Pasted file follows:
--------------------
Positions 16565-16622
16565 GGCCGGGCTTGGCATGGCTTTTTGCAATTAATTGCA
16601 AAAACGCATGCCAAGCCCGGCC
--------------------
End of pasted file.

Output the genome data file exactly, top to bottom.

Positions 16565-16622
16565 GGCCGGGCTTGGCATGGCTTTTTGCAATTAATTGCA
16601 AAAACGCATGCCAAGCCCGGCC